Once potential vulnerabilities are fingerprinted an attacker attempts to exploit them. For example, the exploitation of a vulnerability marked with MS15-051, which is also known as a CVE-2015-1701, can be performed with one of the Metasploit’s modules. Sequence of this exploitation is shown in Figure 3.
Figure 3: Privilege escalation via CVE-2015-1701 using Metasploit
In a fully patched environment an attacker needs to possess an exploit for a Zero-Day vulnerability which allows him to perform privilege escalation. If the attacker has no such an exploit he can still try to escalate his privileges via improper configuration of the target’s operating system. A common misconfiguration example is insecure configuration of services allowing an attacker to elevate his privileges. In this case, service configuration is probed for various known issues. A quick example of such an attack can be performed by utilizing the PowerUp script from the Powersploit’s toolkit. Figure 4 shows how the script is being deployed and executed for discovering configuration issues.
Figure 4: Enumeration of configuration issues
The PowerUp script has identified weak permissions on a service RasMan. This allows an attacker to reconfigure the service with his payload and afterwards restart it in order to execute a desired command with the highest (SYSTEM) privileges. In order to perform such an attack, a command Invoke-ServiceAbuse can be used as shown in Figure 5.
Figure 5: Privilege escalation via insecure configuration of services
As shown in Figure 5, a successful exploitation of a misconfigured service allowed an attacker to execute arbitrary command (in this case regsvr32 …) under NT AUTHORITY\SYSTEM user’s privileges. The supplied command resulted in downloading additional code and executing it. In the end a new command channel (session 16) was created with the highest privileges granting the attacker full control of the compromised machine.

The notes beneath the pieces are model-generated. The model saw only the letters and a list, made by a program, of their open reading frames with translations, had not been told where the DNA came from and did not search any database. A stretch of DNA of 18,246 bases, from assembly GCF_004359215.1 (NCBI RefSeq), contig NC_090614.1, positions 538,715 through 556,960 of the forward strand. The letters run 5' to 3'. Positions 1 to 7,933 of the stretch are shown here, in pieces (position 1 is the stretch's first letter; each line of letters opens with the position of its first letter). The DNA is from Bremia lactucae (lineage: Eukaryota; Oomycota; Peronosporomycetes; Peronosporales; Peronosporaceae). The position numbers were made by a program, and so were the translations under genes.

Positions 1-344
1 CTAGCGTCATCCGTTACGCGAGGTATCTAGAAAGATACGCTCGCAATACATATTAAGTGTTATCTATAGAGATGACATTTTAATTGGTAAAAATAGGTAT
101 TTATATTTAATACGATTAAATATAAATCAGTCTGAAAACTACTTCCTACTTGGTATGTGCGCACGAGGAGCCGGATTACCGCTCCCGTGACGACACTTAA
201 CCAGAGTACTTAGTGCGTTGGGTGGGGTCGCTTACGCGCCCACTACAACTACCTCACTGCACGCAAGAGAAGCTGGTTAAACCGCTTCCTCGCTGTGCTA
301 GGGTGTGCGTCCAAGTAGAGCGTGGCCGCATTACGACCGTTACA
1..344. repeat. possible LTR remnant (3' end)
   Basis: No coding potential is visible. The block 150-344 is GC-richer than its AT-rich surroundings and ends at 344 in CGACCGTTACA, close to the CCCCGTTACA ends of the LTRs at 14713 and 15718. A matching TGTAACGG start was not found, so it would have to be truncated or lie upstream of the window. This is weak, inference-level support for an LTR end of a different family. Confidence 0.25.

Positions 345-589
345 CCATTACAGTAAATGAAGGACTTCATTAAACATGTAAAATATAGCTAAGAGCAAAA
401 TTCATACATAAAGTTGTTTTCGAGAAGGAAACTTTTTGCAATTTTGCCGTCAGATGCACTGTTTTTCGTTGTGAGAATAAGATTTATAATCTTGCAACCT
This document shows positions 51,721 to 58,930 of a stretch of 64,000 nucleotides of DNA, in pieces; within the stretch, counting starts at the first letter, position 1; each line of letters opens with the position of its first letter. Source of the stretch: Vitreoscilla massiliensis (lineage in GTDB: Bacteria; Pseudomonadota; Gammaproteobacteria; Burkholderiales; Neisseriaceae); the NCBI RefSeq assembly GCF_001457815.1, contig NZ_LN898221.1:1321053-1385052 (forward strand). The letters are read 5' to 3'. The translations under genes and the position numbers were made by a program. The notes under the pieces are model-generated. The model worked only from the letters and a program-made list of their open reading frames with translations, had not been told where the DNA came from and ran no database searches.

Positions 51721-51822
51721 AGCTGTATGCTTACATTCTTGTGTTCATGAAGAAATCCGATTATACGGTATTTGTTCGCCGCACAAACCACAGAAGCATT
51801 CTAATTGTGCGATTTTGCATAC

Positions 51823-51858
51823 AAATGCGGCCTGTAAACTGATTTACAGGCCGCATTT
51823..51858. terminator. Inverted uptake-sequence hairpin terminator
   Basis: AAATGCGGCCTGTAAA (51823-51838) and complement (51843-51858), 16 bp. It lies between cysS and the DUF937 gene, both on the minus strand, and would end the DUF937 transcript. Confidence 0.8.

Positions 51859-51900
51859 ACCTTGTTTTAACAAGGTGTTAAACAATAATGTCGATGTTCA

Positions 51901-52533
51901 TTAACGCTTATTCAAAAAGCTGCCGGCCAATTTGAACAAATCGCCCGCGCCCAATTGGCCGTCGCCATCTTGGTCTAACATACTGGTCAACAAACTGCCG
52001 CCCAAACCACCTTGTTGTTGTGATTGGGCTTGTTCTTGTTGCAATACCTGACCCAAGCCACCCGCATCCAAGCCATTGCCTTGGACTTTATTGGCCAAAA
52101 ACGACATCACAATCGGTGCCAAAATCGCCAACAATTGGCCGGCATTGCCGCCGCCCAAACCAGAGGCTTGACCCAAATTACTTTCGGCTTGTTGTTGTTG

While this section describes only the most common privilege escalation techniques other approaches can be used in case of absence of a Zero-Day vulnerability or proper configuration of the operating system. Techniques such as key-logging, social engineering, etc. usually require more time or are more visible to the victim and therefore create noise which can uncover the compromise. Therefore, attackers often invest their resources into developing or obtaining an exploit of Zero-Day vulnerabilities.
Real World Example: APT28 / Sofacy
In some cases, APT28 was identified to chain initial compromise with a privilege escalation stage. In such a case, the target user clicks a link which leads to a website controlled by the attacker. The HTML/JS launcher page serves a Flash exploit which triggers a Zero-Day vulnerability (CVE-2015-3043) and executes a shellcode. The shellcode downloads and runs an executable payload which exploits a local privilege escalation vulnerability (Win32k CVE-2015-1701) in Windows to steal System token .
However, the group also tries to take advantage of recently publicly disclosed vulnerabilities or exploits, relying on the fact that not everyone installs security updates immediately after their release. In 2015, APT28 deployed a number of zero-day exploits discovered in the leak from security company Hacking Team which proves such a tactic .
1. Boonen, R. (2014).
2. Vasilenko, R. (2015, July 7).
3. Fireeye Labs. (2015, April 18).
4. ESET Research. (2015, July 10).